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Neurosci Lett. 2009 May 15;455(2):150-3. doi: 10.1016/j.neulet.2009.03.016. Epub 2009 Mar 11.

Effectiveness of riluzole in suppressing spasticity in the spinal cord injured rat.

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  • 1Department of Rehabilitation Sciences, The University of Kentucky, Lexington, KY 40536-0200, USA. phkitz1@email.uky.edu

Abstract

Spasticity poses a major detrimental impact on the quality of life in a significant number of people with spinal cord injury (SCI). Recent observations in our laboratory suggest that spinal transection at the sacral S(2) level induces a significant increase in glutamatergic input to sacrocaudal motoneurons during the time spasticity is present in the tail muscles. The present study examined the effectiveness of riluzole, an agent that has been shown to reduce glutamate release, in managing spasticity within the tail musculature. In this blinded, cross-over study animals with S(2) spinal transections were tested behaviorally for the progression of spasticity in the tail musculature using our established system. When the animals demonstrated a significant level of spastic behavior (e.g. increased response to quick stretch, noxious and non-noxious cutaneous stimuli), they received either saline or riluzole (8 or 10 mg/kg i.p.) and assessed behaviorally at 1, 3, 6, and 12 post-injection.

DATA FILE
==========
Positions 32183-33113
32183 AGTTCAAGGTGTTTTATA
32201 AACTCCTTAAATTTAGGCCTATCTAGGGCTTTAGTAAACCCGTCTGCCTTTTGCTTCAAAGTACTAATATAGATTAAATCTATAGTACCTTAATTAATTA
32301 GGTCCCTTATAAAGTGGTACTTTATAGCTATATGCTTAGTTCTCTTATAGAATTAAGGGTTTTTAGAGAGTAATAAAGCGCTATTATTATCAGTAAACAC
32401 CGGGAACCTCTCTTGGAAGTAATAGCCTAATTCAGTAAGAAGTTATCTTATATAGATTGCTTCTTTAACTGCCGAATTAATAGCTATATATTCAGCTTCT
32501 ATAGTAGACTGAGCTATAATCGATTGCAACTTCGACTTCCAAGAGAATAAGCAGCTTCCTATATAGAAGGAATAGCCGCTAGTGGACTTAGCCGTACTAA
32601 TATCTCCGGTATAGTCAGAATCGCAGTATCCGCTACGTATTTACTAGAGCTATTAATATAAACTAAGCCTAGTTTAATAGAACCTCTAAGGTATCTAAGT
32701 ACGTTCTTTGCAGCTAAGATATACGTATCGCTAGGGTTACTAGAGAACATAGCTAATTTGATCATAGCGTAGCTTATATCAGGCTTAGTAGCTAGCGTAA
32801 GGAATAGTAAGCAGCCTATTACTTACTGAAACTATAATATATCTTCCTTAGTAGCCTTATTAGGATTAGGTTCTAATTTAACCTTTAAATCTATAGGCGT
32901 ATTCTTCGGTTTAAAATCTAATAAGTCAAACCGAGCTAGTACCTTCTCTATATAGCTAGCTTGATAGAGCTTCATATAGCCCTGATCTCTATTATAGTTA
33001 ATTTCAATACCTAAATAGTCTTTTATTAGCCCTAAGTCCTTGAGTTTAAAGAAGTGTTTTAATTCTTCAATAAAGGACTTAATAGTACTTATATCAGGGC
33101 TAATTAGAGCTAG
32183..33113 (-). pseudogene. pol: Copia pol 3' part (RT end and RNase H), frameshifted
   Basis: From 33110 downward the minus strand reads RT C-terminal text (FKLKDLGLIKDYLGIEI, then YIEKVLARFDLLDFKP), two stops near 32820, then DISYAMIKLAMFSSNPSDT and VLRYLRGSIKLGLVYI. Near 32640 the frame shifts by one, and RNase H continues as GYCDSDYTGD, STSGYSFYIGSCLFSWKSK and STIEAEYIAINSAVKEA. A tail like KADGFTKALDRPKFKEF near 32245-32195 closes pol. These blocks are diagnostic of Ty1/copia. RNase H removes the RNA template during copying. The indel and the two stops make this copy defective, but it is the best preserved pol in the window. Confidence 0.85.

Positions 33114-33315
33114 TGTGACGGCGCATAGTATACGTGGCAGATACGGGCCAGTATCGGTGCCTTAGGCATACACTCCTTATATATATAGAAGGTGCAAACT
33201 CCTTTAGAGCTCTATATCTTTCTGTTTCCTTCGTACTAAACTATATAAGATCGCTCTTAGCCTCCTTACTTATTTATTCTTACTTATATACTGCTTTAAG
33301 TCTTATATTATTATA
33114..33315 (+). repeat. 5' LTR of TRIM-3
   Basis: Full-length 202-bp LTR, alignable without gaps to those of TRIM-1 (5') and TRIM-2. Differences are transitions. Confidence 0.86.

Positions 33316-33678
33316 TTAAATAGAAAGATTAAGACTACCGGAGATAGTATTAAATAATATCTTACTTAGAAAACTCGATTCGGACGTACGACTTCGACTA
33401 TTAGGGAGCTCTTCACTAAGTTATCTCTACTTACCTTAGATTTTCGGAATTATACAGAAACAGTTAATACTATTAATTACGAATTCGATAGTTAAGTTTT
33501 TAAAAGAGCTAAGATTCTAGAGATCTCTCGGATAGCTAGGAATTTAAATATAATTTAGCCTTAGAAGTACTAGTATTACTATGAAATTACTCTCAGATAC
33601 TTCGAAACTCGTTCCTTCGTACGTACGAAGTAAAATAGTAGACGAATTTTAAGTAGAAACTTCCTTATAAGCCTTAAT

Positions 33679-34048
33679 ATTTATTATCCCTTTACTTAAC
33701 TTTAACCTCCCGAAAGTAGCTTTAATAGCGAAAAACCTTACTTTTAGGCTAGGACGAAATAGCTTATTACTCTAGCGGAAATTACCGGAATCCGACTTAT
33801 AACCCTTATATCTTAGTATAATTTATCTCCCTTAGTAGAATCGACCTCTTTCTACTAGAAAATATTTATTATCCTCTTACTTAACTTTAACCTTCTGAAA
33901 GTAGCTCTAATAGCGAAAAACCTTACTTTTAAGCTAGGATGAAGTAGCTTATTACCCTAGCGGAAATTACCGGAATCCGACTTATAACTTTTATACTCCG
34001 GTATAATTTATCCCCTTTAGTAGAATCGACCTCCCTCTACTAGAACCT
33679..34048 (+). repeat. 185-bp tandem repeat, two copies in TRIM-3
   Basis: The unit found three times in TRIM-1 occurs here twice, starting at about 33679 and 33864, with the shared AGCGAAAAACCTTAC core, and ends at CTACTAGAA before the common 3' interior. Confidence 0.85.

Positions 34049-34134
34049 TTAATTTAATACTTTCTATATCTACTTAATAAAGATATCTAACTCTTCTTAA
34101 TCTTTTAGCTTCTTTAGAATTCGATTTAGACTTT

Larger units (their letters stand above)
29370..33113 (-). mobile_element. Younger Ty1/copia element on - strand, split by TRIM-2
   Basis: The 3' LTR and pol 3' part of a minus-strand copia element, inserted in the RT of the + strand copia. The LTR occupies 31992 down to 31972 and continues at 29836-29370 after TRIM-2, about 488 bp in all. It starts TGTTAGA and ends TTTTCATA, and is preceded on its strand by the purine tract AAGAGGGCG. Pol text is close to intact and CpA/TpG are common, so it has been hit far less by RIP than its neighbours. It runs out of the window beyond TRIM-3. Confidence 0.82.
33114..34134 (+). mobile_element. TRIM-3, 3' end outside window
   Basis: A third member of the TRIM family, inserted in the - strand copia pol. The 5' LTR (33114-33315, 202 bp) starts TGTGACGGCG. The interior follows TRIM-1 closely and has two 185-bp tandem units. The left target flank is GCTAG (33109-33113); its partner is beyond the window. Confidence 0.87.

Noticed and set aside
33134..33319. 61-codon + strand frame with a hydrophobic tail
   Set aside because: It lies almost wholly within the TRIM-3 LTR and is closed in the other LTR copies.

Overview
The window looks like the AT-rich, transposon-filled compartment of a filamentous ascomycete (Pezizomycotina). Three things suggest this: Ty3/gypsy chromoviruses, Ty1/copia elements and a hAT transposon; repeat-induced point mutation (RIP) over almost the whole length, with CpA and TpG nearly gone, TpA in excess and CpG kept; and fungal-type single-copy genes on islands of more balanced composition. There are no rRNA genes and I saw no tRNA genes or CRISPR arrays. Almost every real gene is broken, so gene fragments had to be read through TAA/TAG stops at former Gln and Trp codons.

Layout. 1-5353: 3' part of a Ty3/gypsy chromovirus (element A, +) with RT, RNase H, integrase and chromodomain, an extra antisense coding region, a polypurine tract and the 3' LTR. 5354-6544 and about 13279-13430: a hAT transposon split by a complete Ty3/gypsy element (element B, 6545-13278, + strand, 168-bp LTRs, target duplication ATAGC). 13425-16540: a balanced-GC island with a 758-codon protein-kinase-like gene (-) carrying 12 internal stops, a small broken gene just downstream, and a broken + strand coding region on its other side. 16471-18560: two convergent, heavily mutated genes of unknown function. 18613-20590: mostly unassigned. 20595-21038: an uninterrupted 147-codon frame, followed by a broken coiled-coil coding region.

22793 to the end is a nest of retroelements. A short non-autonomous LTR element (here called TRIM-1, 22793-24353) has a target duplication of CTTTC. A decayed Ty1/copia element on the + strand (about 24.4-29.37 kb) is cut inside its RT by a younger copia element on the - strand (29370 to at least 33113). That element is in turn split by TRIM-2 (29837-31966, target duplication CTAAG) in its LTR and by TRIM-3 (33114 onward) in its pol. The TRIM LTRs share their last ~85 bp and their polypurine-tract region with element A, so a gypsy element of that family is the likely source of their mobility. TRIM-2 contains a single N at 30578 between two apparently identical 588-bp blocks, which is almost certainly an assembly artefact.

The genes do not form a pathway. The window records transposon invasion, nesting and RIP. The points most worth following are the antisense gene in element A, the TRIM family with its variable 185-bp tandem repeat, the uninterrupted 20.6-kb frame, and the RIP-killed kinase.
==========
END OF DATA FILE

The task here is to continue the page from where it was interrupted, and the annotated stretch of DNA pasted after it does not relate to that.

RESULTS:

riluzole at 8 mg/kg significantly decreased the response of the tail muscle to noxious and non-noxious cutaneous stimuli for the first 3 h post-administration, while administration of riluzole at 10 mg/kg significantly decreased the responsiveness of the tail to all of the behavioral assessments. However, a significant percentage of the animals displayed motor impairments at this higher dosage.

CONCLUSION:

suppression of glutamate release by the administration of riluzole can reduce several, but not all, aspects of spastic activity in the tail muscles at concentrations that do not elicit negative side-effects.

PMID:
19368865
[PubMed - indexed for MEDLINE]
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